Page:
Desert Birds

March 30, 2019 at 3:06 pm (Bird photography, Birds - California, California, Nature, Nature photography, Photography, Wildlife)

The black-throated sparrow is my favorite sparrow, and the first place I ever saw one was at Big Bend National Park, Texas. They are also common in Southern California, too.

This one’s bushy “eyebrows” look quote comical.

The males often perched on cholla spines to make themselves and their songs more obvious to potential mates. I don’t know how their little feet didn’t get poked.

Several years ago I had photographed them in Anza-Borrego Desert State Park’s Mine Wash, along with some blooming cactus. I went back in early March and the cactus had yet to perform, but the sparrows were in full force.

Phainopepla male

The phainopepla eats mistletoe berries. In Big Bend it was juniper mistletoe. In areas of California where oak trees grow, it’s the oak mistletoe. I even have a pair that visits my yard in Paso Robles now and then, and presumably they have found mistletoe nearby.

Gambel’s Quail

The male Gambel’s quail is just as handsome as its cousin the California quail, the latter of which is found in western California up through the Pacific Northwest. This bird and the rest in this post were at Joshua Tree National Park.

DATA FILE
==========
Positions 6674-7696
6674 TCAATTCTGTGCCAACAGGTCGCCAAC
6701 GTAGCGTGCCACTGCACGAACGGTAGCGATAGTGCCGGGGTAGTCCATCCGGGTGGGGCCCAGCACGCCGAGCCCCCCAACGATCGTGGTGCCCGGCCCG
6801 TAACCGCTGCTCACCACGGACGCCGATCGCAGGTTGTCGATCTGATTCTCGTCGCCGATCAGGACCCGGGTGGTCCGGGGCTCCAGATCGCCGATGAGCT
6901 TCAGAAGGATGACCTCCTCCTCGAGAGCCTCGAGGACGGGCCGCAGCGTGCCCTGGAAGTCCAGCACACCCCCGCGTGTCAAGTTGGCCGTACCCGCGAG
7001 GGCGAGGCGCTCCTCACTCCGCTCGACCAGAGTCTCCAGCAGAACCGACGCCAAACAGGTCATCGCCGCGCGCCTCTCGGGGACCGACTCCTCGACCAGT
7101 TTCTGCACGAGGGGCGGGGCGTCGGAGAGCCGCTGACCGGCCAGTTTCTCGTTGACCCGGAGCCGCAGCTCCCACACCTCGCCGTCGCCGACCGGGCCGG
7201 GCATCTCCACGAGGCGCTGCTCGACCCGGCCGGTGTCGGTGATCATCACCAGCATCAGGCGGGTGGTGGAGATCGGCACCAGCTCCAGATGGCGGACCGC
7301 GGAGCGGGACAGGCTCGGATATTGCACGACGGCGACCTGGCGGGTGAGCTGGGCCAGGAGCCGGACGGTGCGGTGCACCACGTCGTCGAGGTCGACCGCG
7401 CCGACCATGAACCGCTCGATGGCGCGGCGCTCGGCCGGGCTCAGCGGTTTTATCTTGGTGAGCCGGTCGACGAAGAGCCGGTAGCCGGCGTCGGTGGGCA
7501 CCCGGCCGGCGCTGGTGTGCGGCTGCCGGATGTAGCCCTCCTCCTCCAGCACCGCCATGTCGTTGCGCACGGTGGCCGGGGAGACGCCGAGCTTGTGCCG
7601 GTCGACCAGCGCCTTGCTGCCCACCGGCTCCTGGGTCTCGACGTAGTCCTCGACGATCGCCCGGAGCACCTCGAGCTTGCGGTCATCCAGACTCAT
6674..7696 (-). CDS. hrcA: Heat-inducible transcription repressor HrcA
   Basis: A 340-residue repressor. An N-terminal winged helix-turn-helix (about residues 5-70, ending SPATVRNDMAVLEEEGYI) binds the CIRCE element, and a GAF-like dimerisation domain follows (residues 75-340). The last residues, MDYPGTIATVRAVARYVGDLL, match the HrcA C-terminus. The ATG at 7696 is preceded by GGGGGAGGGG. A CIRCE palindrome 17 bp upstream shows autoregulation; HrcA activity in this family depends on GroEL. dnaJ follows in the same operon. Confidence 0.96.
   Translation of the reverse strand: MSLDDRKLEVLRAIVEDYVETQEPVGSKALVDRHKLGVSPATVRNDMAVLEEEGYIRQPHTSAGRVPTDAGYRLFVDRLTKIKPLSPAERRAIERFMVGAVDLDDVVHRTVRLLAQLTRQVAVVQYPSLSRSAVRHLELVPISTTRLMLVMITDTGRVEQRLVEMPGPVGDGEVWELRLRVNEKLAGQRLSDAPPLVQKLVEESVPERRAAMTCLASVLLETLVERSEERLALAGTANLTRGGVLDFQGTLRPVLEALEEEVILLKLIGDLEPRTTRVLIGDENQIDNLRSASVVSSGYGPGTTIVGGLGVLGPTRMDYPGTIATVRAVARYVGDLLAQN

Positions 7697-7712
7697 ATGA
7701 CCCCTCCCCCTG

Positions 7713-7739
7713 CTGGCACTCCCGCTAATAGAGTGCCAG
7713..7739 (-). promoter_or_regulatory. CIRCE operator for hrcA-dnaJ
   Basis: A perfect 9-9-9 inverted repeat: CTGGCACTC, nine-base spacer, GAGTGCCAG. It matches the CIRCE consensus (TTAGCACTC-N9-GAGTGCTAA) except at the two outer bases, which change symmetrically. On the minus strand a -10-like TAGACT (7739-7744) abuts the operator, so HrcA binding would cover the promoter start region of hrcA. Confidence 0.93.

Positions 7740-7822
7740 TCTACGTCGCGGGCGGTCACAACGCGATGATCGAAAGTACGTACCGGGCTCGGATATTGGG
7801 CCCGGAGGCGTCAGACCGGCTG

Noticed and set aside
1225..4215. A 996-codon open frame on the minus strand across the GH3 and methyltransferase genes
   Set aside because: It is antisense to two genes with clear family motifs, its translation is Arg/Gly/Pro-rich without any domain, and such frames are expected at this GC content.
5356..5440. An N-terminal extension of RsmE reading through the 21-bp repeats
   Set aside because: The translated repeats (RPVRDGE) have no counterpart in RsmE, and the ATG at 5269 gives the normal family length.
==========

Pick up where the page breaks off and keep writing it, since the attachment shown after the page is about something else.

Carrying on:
The Gambel’s quail prefers the arid regions of the Southwest and Southern California.

The California scrub jay isn’t exclusively a desert denizen. I also have them in my yard, but they are quite handsome.

California thrasher

Although I was in the desert for the wildflower bloom, I was surprised there wasn’t much bird activity in the places I visited. However, another winged creature was almost an invasion – the painted lady butterfly.

Many people mistook them for monarchs, which migrate in large numbers, but honestly, they don’t look a thing like monarchs. There were hundreds of thousands of them, moving fast to whatever destination their little hearts desired. Unfortunately, many of them wound up as yellow splats on windshields and fenders. I’m wondering which plants their caterpillars will be eating when they all hatch. The wildflowers should be finished blooming by then, I hope!

Male phainopepla

Photos and text copyrighted by Cindy McIntyre

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